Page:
I said, “Man, I love that!” And he said, “Ricky, that is so simple, no one will ever like this song.” I said, “José, we are recording that on our next session.” That’s one thing about José: We’ve always worked together and respected each other immensely. And if I want to try something, he’ll try it. And if he wants to try something, I’ll say, “Okay, let’s do it.” And he was open to that and we put that on the next session, and, lo and behold, we got “Feliz Navidad.”
And then I said to myself, “Well let me make it bilingual, so the radio stations can’t turn me off.” I created a monster. Because this song has become the iconic Christmas song. Oh, most definitely. The only “Latin” Christmas record that you heard in English was “Dónde Esta Santa Claus [Where Is Santa Claus]” [a 1958 novelty hit, performed by child star Augie Ríos, born in New York to Puerto Rican parents]. I didn’t know if we would get any kind of airplay on the song at all. So I prepared myself and made it so the radio stations wouldn’t have any excuses. And now every Christmas they have to turn me on.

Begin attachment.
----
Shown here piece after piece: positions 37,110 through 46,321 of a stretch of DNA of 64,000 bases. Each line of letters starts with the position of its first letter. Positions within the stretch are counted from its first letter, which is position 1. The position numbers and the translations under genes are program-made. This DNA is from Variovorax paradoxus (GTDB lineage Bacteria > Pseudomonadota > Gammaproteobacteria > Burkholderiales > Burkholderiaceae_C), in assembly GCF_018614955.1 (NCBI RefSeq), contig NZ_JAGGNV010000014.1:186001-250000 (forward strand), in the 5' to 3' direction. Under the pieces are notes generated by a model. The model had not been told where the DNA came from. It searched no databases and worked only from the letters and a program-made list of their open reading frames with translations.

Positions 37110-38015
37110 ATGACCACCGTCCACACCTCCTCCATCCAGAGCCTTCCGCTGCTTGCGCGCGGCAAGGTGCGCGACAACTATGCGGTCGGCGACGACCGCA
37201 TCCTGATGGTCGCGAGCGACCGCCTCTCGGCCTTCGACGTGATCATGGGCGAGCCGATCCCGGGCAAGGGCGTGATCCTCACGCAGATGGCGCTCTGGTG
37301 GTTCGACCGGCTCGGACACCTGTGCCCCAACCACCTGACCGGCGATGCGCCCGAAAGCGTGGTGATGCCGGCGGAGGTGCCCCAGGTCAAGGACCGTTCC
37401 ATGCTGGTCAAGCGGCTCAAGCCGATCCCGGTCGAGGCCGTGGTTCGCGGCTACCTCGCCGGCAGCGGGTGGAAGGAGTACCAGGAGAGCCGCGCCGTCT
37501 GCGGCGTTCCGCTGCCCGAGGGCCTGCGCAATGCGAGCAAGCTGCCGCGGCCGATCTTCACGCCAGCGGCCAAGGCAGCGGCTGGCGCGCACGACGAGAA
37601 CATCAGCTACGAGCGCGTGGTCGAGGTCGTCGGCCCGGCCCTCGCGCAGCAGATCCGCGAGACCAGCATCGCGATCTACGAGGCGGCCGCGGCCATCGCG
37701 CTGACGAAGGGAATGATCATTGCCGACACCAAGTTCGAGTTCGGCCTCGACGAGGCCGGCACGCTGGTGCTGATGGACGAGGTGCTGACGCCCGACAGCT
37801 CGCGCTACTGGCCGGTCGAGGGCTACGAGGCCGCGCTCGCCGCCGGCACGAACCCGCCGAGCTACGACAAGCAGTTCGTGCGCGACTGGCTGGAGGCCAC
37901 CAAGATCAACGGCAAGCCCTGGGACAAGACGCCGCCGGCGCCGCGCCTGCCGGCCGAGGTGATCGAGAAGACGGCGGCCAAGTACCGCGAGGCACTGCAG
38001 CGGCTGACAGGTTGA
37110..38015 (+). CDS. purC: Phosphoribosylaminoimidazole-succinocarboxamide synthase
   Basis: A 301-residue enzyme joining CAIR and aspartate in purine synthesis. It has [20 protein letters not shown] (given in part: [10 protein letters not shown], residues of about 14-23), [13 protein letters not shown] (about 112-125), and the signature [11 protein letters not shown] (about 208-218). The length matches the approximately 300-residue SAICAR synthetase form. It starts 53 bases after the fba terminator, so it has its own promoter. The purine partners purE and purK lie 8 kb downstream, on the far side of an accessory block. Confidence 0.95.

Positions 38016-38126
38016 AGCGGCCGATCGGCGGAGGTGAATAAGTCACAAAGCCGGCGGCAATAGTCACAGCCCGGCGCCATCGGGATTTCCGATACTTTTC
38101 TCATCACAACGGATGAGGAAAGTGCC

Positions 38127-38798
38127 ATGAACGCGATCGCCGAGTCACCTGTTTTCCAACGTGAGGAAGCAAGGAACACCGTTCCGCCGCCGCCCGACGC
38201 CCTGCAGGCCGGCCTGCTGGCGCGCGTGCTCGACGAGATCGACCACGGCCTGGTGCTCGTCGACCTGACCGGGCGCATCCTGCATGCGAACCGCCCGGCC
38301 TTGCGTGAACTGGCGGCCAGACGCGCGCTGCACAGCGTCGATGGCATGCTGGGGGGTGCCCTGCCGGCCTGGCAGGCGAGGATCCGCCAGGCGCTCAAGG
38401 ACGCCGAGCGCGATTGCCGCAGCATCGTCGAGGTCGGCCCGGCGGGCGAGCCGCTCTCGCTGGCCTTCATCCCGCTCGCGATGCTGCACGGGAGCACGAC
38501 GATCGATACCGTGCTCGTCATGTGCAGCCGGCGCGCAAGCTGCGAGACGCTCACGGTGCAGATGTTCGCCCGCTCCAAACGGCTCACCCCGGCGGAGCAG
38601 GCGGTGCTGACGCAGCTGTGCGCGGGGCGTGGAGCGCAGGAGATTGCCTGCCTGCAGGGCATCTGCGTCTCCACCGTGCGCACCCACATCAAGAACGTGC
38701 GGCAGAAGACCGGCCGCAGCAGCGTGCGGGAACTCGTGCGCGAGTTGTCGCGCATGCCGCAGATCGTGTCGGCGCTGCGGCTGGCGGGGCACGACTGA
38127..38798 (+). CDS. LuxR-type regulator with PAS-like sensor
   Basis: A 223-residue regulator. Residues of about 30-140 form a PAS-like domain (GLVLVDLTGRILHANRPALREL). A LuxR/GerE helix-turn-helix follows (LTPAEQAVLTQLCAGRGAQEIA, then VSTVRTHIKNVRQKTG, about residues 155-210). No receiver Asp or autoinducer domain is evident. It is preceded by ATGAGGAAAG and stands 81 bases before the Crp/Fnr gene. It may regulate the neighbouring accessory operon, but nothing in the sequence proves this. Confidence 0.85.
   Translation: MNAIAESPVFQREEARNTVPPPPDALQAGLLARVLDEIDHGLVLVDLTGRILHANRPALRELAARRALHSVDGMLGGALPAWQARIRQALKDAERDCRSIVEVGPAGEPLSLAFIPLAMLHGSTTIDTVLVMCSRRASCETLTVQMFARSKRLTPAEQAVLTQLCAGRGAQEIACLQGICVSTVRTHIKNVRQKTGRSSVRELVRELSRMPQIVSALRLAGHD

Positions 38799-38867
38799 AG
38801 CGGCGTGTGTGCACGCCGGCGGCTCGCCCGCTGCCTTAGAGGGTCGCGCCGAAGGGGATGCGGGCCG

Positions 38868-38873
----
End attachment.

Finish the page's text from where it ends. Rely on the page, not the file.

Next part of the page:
No one else was recording in Spanish and English. They were not. José was really the first Latin artist in my estimation to have hits around the world, something that’s been an overlooked fact, in my mind. When we recorded “Feliz Navidad,” it felt like a hit single to me. But, of course, the odds were really against it because all the standard Christmas songs were out already, and it was a long shot. But it felt like something incredible to me and I always had that hope.
Rick and I went to the studio in California and we recorded the track. At the time I had my Brazilian drummer, Paulino, and he did the drums. I played the bass, the guitar, and the Puerto Rican cuatro [a small guitar, common in Puerto Rico], and I also played the guiro [a musical instrument made from a gourd, with a serrated surface scraped with a stick]. I did a duet with the bass and the cuatro. Listen to it and you’ll see what I mean. The arrangement was really between me and me.